The adolescent years are a time of tremendous change, both for youth and their families. It is a time of finding one's identity as manifested by trying new ways of walking, styling hair, handwriting, or dancing. More significantly, it is a time of deciding who one is and what one stands for. This search for identity, and the new and different behaviors that accompany it, also creates changes and stresses in adolescents' families. The influence of family type (monogamy, polygamy and single parenthood) on adolescent’s involvement in premarital sex has given adequate attention in research.
1.2 THEORETICAL FRAMEWORK
Theories of child development which approach the family from the childhood perspective, are concerned with the flexibility or plasticity of the child at different ages to being moulded by the family and the relative permanence of family influences (Kreppner and Lerner, 1989). The development of the child is viewed as following a probabilistic epigenetic course - according to which, biology remains a prime mover but the developmental results depend on reciprocal interaction between biology and the social context. Hence, on the probability that biological sensitive points in the child and the social and environmental resources of the family will come together to produce certain outcomes (Lerner, 1989). This approach to the family elaborates theories regarding family factors as determinants of child outcome such as involvement in premarital sex. It includes the investigation of psychological resilience, or why some children thrive in adverse circumstances. Exploration of family effects often is reduced to the examination of dyadic parent-child interactions, usually focusing on the mother-child dyed, with little attention to family dynamics. This has placed much emphasis on family structure-intact or single parent homes in influencing child developments and behaviours.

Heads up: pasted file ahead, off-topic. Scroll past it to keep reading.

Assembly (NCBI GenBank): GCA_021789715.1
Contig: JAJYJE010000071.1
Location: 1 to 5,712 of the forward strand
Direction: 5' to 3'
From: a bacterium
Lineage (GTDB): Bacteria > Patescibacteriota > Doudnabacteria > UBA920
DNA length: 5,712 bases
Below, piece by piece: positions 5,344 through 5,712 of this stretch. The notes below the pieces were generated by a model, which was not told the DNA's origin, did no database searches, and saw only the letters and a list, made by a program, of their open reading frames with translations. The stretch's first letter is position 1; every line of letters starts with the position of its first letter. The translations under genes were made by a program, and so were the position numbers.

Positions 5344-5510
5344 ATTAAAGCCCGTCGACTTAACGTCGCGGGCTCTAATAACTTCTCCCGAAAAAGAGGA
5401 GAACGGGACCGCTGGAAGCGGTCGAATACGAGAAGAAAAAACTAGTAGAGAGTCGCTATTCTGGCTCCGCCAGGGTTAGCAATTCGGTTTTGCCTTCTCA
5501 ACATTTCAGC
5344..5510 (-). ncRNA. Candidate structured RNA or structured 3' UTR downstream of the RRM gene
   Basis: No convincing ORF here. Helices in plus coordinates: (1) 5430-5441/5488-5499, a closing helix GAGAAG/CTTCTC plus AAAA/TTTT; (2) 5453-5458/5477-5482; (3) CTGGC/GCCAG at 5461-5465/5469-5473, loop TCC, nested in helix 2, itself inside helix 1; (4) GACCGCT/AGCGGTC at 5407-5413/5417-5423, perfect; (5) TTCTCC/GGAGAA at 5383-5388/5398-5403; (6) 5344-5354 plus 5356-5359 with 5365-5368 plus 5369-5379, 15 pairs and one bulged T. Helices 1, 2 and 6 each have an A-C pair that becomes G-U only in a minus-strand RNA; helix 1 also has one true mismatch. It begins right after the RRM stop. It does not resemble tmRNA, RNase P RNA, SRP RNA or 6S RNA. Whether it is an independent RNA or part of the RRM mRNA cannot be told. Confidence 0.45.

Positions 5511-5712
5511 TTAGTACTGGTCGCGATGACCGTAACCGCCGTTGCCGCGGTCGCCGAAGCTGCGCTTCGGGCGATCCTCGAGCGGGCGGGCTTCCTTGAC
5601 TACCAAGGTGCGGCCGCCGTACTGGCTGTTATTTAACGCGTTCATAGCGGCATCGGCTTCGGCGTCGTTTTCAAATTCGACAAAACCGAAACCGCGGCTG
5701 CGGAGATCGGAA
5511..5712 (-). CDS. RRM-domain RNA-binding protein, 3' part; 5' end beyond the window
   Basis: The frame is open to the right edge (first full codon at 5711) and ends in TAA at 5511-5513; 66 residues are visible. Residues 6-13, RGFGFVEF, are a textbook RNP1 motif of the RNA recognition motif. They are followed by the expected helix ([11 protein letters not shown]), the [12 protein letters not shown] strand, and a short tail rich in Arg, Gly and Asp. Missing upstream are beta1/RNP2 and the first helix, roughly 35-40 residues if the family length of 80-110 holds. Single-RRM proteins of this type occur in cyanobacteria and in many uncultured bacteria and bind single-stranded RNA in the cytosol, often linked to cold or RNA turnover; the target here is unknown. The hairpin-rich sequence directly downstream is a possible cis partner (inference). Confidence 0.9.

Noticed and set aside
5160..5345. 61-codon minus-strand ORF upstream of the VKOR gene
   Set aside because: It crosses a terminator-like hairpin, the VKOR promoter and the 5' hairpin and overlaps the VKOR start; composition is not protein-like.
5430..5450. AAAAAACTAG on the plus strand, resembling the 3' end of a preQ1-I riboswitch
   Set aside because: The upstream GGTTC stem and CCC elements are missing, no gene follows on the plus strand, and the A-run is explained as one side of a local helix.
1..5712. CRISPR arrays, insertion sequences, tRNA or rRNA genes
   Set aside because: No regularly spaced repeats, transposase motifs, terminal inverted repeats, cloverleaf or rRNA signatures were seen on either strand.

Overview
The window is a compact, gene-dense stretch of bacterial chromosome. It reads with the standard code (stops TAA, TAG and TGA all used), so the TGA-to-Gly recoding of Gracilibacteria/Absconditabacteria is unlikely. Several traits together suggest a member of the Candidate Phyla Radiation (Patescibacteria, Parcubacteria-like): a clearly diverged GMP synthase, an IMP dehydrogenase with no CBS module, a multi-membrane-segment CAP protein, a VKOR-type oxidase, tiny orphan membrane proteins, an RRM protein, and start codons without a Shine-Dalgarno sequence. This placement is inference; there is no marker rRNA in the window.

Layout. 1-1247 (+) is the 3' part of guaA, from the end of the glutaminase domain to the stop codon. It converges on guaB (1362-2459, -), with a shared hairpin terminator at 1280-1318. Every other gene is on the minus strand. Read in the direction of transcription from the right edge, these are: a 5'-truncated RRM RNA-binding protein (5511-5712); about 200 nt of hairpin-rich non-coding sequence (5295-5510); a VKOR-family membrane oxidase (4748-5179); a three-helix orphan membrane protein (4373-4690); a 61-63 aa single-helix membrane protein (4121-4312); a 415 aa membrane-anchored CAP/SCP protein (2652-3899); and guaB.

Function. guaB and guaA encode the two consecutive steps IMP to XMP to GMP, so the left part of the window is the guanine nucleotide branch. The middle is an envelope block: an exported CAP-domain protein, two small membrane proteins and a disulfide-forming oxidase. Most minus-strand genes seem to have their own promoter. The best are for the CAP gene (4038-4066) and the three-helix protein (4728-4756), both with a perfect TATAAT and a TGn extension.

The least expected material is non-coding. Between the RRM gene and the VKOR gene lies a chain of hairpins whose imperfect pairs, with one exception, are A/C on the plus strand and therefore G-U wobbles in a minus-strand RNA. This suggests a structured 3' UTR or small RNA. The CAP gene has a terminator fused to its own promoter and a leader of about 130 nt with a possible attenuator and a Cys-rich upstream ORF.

The type of family affects all forms of child development. Like all forms of human development, sexual development begins at birth. Sexual development includes not only the physical changes that occur as children grow, but also the sexual knowledge and beliefs they come to learn and the behaviours they show. This includes decisions to be involved or otherwise in premarital sex. Single parenting is a very important social issue that can have significant effects on an adolescent’s sexual behaviour. Adolescents who are raised in a single family home are at risk of not reaching their full potential.
The family structure, ideally, provides a sense of security and stability that is necessary for children. When there is a breakdown in the family structure, it may have a tremendous impact on a child and their ability to function ordinarily or demonstrate a socially acceptable sexual behaviour. In most situations, the child no longer has two parents to depend on. Therefore they have to rely on one parent to meet most, if not all their needs. With limited finances, time and availability, parents are less likely to provide the adequate support a child needs to perform to the best of their ability. This is not to say, necessarily, that the parent raising them is not providing them with more than adequate love and attention, but rather the single parent model within itself is comprised of many different factors that can affect a child’s sexual development.
1.3 STATEMENT OF THE PROBLEM
Variables like family history, parental education and type of parental care affect sexual behaviour. If teens feel parental support, feel a connection to their parents, and are aptly supervised by them, they are less likely to have early sexual exposure and become pregnant. If parents model sexual risk taking behaviour, such as early child bearing, or permissive attitude towards pre-marital sex, adolescents from such environment could engage in early sexual intercourse.